Reviews and Problems with SanDisk Extreme Series (SDSSDX-60G,SDSSDX-120G,SDSSDX-240G,SDSSDX-480G)
Showing 1-10 of 34
SanDisk Extreme PRO 240 - 480 and 960 GB SSD review
The Guru of 3D
7 August 2014
Summary: When you first look at the Extreme PRO series you will raise an eyebrow and will start to wonder that exactly has been changed over the Extreme II series from SanDisk. Well, when we purely talk about peak performance, sure nothing much.
SanDisk Extreme PRO 128GB USB3.0 Flash Drive Review
10 May 2014
Conclusion: Up to this point, the battle between high performing flash drives has always been on the read side of things and whilst this all and well, getting the data on to the drive in the first instance is just as important.
Pros: Stylish design, Limited lifetime warranty, Superior write performance, Competitive price tag for this class of drive, Encryption software included on the drive
Cons: 128GB capacity only at this moment in time, A short USB3.0 cable would be handy to have included
SanDisk Extreme Pro 128GB USB 3.0 Flash Drive Review
31 March 2014
Summary: Performance is brilliant. Form factor is brilliant. There's no question about the built quality, and reliability, though it falls under the marketing numbers of up to 260MB/s Write and 240 MB/s Read.
Pros: Performance, Performance~Storage, Built Quality and form factor
Cons: Difficulty to justify USB 3.0 drive considering the price is over a consumer grade 120GB SSD., Marketing performance numbers higher than actual, Vague ‘Lifetime warranty’ Period.
Summary: PCSTATS is testing out SanDisk's Extreme 240GB SSD, a 6Gb/s SATA III drive rated to 550MB/s Read and 520MB/s Write (sequential) in ATTO Disk Benchmark. SanDisk's Extreme SSD uses 24nm Toggle Mode MLC NAND Flash and the popular LSI SandForce SF-2281 controller.
Summary: Today we're having a look at the Extreme SSD from Sandisk, featuring 120GB of storage. Sandisk which is one of the largest and most possibly -the- memory solution company that most people around the world either has heard of or have a product from has released three new disks in the Extreme SSD...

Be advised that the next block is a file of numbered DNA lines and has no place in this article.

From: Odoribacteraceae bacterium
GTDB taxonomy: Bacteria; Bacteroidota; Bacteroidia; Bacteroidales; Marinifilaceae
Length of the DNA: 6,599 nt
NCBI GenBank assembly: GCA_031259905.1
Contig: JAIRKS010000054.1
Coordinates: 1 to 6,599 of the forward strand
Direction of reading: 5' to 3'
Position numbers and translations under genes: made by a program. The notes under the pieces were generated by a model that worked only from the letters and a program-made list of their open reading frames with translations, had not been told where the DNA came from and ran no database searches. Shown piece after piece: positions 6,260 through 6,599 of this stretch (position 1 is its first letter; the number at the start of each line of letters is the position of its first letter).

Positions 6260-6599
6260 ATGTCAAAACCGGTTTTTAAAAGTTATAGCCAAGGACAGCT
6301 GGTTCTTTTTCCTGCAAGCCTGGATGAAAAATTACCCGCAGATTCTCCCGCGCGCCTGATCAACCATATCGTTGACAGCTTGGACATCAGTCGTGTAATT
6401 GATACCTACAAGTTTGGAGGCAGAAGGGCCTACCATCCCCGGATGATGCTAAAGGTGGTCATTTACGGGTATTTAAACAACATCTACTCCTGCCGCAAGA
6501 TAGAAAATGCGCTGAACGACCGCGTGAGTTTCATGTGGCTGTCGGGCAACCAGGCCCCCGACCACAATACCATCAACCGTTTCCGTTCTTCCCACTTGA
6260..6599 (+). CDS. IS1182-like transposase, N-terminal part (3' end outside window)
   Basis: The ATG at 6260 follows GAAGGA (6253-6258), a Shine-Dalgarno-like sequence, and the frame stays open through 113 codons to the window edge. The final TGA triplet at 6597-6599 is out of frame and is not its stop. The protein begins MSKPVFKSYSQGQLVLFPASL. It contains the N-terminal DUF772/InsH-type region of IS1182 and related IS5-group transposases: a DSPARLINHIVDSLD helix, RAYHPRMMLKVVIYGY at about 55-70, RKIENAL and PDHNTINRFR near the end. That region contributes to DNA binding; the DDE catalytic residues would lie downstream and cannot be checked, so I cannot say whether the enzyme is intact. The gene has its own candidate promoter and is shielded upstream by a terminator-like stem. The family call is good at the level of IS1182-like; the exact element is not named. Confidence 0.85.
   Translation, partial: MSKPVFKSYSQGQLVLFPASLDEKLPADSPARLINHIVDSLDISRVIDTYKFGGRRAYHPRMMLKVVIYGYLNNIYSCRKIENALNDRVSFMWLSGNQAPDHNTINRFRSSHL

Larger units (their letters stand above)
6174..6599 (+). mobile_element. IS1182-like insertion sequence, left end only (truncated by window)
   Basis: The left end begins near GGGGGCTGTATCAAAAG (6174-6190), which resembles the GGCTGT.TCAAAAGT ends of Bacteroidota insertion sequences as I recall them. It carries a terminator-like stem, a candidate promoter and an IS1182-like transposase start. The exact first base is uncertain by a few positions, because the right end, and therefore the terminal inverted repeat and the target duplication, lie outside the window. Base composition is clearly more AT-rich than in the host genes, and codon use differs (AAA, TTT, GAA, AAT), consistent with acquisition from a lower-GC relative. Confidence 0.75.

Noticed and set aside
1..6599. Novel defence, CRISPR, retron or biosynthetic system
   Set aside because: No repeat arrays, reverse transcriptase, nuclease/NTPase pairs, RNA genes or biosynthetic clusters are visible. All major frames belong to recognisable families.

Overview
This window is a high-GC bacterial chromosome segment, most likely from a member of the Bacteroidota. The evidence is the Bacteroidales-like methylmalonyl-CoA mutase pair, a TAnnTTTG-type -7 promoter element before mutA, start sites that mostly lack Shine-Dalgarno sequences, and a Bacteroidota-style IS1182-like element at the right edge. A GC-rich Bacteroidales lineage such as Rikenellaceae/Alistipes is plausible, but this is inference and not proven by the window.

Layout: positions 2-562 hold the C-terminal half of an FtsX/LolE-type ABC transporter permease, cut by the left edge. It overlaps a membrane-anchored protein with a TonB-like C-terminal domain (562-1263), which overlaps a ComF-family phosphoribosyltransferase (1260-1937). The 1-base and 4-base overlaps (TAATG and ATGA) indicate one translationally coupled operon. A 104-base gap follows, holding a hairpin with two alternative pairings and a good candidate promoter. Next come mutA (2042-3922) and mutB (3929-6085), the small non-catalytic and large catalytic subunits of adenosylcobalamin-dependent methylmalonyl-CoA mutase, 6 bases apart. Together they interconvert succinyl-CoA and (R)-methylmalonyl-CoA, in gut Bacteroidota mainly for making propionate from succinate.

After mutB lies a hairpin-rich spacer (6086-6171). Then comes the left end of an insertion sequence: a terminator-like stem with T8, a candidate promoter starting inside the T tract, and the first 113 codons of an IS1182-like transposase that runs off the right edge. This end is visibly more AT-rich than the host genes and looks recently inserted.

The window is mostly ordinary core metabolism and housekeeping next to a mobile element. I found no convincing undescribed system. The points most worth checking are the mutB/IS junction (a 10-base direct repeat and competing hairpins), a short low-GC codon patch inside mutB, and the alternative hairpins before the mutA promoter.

Conclusion: We were quite pleasantly surprised when SanDisk moved into the Solid State Disk market, as it was a new venture for them, but should have been one that paid off, and while they were late to the party, they have made up for it with no frills products that are cost-effective and do the job they set...
Conclusion: TRIM Performance: While SSDs offer many benefits, there are some downsides to using flash memory. One of the biggest issues people run into is performance degradation. Over time, an SSD will run out of fresh blocks and will have to write over data the file system has marked as deleted.
Pros: Available in 120GB, 240GB and 480GB capacities, SandForce SF-2281 processor with DuraClass, DuraWrite and RAISE technologies, Excellent sequential read and write speeds, SATA 6Gb/s interface, Toggle Mode NAND flash, Supports TRIM, SMART and NCQ, Well constructed, Reasonably priced, 3 year warranty
Cons: Does not include a 2.5" to 3.5" adapter bracket, Not as fast when writing incompressible data
Summary: SanDisk's top consumer SSD is backed by a confident 10-year guarantee, and its clear high performance a great value at around 36 pence per gigabyte make this one of the top SSDs you can find today, even a year after its launch.
Excerpt: One of the best and most sensible upgrades available to most notebook users is to switch their existing hard drives with a fast Solid State Drive (SSD). I did just this by replacing the stock hard drive on my 13-inch MacBook Pro with one of